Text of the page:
Caveolin-1 (Cav-1) is a major protein constituent of caveolae, a type of plasma membrane raft. We observed that coexpression of human Cav-1 with human immunodeficiency virus type 1 (HIV-1) blocked virion production from cells that are ordinarily highly permissive. Further investigation showed that this effect is specific, occurs at low ratios of Cav-1 to HIV-1 DNA, depends on expression of Cav-1 protein, and involves severely impaired expression of HIV-1 proteins. Cav-1 also blocked HIV-2 expression. In contrast, Cav-1 did not inhibit protein expression by a paramyxovirus and did not induce apoptosis or affect cellular morphology, cell viability, or cell cycle progression. Although only small amounts of HIV-1 virions were released from Cav-1- transfected cells, these were fully infectious. Deletion mutagenesis showed that the C-terminal 78 residues were as active as the full-length (178-amino-acid) protein in producing the block. In contrast, the 100 most N-terminal amino acids of Cav-1, which include the previously identified oligomerization and scaffolding domains, were shown to be dispensable. Study of single-amino-acid-exchange mutants of Cav-1 established that palmitoylation was not required. Additional deletion mutants then identified the hydrophobic, membrane- associated domain (residues 101 to 135) as the main determinant. Cellular distribution of wild-type and mutant proteins correlated with ability to block HIV-1 expression. Finally, Cav-2 also blocked HIV-1 expression. These data show that coexpression of caveolins can markedly inhibit expression of HIV proviral DNA and establish that the inhibition is mediated by the hydrophobic, membrane-associated domain.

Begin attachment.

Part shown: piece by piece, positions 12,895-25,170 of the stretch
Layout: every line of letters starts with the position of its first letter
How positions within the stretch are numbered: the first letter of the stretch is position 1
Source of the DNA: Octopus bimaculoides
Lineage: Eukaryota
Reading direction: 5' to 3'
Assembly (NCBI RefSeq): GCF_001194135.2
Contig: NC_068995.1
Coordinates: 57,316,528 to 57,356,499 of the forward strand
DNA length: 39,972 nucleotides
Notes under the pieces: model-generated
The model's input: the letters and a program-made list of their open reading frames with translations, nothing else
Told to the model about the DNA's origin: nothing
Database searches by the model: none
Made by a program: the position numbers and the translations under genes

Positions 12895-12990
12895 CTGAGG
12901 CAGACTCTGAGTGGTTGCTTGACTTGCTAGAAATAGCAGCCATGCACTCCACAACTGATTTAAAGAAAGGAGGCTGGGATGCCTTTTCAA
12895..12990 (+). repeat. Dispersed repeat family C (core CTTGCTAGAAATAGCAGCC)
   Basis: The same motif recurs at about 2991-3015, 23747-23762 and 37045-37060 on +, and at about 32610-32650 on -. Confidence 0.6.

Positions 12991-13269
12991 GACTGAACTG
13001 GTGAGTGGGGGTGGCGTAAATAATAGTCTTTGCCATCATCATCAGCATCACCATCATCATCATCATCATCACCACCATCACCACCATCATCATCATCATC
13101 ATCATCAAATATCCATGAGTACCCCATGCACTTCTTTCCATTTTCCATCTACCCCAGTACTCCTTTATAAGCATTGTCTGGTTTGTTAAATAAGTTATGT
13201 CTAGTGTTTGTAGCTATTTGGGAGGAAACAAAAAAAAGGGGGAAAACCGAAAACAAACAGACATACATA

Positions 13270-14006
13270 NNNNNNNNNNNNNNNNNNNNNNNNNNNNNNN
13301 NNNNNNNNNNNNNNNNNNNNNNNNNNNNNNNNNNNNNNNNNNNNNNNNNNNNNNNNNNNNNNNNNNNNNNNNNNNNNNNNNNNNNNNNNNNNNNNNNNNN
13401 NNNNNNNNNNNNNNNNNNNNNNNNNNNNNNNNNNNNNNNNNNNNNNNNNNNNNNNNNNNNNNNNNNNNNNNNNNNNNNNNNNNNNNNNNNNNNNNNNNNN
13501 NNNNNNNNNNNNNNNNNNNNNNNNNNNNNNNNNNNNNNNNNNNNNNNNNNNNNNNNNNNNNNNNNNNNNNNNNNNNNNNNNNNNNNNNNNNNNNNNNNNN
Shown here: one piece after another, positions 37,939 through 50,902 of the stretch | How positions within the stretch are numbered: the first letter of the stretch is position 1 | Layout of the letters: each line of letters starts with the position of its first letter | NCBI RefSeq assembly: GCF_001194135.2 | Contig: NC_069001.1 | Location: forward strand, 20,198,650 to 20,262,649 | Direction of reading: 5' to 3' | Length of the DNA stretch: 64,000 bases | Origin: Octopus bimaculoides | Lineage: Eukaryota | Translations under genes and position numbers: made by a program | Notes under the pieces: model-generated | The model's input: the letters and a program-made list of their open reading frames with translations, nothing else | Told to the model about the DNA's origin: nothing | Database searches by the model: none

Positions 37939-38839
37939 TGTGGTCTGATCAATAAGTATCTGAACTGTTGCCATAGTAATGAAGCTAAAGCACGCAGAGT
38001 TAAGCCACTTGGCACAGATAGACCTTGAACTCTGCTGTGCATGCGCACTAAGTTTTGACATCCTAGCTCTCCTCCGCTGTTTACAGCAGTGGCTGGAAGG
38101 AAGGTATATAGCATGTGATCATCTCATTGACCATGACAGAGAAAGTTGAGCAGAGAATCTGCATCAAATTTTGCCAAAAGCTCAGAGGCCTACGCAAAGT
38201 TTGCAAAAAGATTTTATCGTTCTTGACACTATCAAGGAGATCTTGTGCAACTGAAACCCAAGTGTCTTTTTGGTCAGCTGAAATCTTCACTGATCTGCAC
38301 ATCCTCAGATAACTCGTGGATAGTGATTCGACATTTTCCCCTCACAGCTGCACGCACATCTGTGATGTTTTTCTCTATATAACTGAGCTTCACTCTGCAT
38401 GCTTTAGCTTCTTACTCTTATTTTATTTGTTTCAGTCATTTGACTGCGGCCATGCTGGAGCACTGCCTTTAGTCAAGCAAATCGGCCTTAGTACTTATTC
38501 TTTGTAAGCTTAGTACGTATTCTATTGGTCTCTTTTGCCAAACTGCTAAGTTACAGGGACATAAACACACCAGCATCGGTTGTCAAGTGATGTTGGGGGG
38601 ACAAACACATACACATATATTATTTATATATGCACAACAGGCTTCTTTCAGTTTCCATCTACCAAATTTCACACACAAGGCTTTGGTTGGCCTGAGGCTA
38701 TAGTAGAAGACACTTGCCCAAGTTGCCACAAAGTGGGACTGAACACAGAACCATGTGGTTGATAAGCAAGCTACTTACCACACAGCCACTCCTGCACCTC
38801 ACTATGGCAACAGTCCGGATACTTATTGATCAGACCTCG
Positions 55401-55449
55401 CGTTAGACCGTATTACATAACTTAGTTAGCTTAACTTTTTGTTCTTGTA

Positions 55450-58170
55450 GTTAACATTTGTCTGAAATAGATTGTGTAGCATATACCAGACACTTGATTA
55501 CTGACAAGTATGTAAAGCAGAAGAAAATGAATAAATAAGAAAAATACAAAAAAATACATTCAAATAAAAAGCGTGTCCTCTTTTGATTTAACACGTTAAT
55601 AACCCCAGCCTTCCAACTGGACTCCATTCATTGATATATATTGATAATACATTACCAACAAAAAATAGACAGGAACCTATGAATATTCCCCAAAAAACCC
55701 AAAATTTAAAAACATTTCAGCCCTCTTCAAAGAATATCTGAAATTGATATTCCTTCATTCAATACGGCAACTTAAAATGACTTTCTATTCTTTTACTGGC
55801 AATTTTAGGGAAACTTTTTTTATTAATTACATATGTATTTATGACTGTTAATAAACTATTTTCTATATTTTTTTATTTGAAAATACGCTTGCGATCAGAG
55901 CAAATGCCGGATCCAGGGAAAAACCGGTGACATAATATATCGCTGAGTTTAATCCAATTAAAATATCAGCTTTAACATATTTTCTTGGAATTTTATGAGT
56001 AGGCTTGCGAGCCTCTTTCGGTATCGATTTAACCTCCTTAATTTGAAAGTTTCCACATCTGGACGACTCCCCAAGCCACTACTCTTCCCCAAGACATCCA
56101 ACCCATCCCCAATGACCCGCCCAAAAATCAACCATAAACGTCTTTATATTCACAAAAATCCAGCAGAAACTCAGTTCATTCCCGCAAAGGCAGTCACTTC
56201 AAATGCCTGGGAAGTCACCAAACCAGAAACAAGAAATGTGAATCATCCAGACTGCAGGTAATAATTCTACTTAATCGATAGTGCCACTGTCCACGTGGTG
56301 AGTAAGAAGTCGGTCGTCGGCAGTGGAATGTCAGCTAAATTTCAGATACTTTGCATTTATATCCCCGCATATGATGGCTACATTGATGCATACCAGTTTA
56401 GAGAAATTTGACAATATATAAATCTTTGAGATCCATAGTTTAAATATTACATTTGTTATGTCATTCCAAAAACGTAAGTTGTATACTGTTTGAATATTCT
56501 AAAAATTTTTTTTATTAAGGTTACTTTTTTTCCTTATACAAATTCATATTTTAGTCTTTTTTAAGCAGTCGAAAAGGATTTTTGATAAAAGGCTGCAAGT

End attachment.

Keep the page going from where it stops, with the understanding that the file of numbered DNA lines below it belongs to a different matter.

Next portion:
ASJC Scopus subject areas
- Insect Science